MIT’s Eric von Hippel was the other speaker at IPRIA’s anti-IP workshop. He wasn’t so much anti-IP than highlighting what can be done without it; namely, that lots of interesting innovations come from users who have no commercial interests whatsoever. Continue reading “Lego User Innovations”
[From Hitwise] Bill Tancer who likes to analyse website hit trends examines the impact of the myspace outage on other websites. It seems like that when myspace went out, Google hits went up. Of course, that could just be myspace users trying to find out what was going on. Continue reading “Web site competition”
I am currently at an ACCC conference on the Gold Coast. While there is a water crisis here, the hotel I am staying at does something common to all hotels these days; it asks you to think about whether you want your towels and sheets changed everyday. Here is the plea on a little card:
We care about the environment. We are committed to undertaking practices that preserve our natural resources … Working together, we can conserve millions of litres of water, save energy and minimize the release of detergents into the environment.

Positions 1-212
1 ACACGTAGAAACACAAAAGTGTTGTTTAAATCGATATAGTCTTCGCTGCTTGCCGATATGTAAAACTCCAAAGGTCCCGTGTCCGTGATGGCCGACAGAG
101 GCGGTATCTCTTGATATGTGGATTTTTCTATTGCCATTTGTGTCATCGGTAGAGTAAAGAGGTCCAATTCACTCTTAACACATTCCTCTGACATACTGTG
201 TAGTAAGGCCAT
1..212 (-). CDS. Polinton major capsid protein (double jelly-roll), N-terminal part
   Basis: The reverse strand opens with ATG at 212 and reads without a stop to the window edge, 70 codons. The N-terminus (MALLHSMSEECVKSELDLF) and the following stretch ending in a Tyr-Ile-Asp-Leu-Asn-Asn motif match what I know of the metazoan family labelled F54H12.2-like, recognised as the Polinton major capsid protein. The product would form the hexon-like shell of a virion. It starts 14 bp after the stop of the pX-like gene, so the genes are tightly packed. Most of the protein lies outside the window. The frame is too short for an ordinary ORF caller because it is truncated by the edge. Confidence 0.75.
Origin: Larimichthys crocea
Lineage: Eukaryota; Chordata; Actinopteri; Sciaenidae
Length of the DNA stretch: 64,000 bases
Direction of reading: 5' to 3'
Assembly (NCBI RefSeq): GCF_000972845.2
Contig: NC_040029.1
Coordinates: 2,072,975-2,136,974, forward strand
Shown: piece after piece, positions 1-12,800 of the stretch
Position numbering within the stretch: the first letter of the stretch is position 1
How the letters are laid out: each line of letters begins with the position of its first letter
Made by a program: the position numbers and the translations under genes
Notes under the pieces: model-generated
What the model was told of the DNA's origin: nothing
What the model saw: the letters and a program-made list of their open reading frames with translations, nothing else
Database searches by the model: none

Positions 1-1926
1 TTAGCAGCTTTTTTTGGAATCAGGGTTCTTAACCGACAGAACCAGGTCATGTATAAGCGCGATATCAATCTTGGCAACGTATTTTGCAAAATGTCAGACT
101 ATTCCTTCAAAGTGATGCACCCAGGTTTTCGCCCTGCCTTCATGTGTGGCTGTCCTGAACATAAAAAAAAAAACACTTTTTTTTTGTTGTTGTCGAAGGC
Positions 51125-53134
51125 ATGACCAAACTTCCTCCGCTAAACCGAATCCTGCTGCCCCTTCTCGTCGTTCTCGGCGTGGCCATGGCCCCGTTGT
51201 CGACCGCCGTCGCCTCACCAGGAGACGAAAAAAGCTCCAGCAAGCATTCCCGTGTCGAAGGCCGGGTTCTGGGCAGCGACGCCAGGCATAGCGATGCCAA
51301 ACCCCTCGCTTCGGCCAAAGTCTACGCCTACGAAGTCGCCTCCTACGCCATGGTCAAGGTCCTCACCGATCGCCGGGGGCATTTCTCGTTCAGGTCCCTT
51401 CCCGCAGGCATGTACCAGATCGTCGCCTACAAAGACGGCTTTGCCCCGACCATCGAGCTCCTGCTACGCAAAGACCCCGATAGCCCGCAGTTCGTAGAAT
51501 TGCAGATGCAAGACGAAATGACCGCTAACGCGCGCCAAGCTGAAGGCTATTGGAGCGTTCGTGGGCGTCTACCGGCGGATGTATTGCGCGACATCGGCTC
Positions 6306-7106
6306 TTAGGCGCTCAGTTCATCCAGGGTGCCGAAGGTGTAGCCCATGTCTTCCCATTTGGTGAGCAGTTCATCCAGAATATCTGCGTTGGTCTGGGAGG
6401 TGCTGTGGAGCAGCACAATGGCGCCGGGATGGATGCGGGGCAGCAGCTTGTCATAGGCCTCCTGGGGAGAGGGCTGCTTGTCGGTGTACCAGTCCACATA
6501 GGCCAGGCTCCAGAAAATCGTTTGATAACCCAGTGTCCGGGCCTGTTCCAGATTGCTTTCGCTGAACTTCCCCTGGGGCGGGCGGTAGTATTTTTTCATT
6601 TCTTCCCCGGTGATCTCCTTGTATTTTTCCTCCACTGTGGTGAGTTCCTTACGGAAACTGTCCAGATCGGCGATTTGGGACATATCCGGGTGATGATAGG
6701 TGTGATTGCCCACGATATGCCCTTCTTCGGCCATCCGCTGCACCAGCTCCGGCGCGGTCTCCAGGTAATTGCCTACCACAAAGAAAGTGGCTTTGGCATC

Now a colleague who was on a tad on the political right objected to this imposition by the hotel pandering to the ‘greenies.’ He indicated that he would prefer to stay in a hotel without such policies. I think he is a moron. Let me explain why.
Here is how I read the hotel card:
We care about our shareholders. We are committed to undertaking practices that contain our costs … Working together, we can conserve millions of dollars of costs, save energy and minimize the release of funds to laundries and detergent manufacturers.
I love this policy. It is clearerly profit maximising and at the same time can be pitched to customers as something socially responsible. If you want to be socially responsible, you are. But if you don’t — like our anti-environmentalist friend — you also win. By saving costs, competing hotels pass on the savings to their customers in the form of lower room charges. If you still choose to have your towels changed everyday you can but you still get the benefit of sharing in the cost savings from the greener customers. If there was a hotel that didn’t have such a policy and you went to it, you would pay more and still have clean towels. Hence, you would be a moron.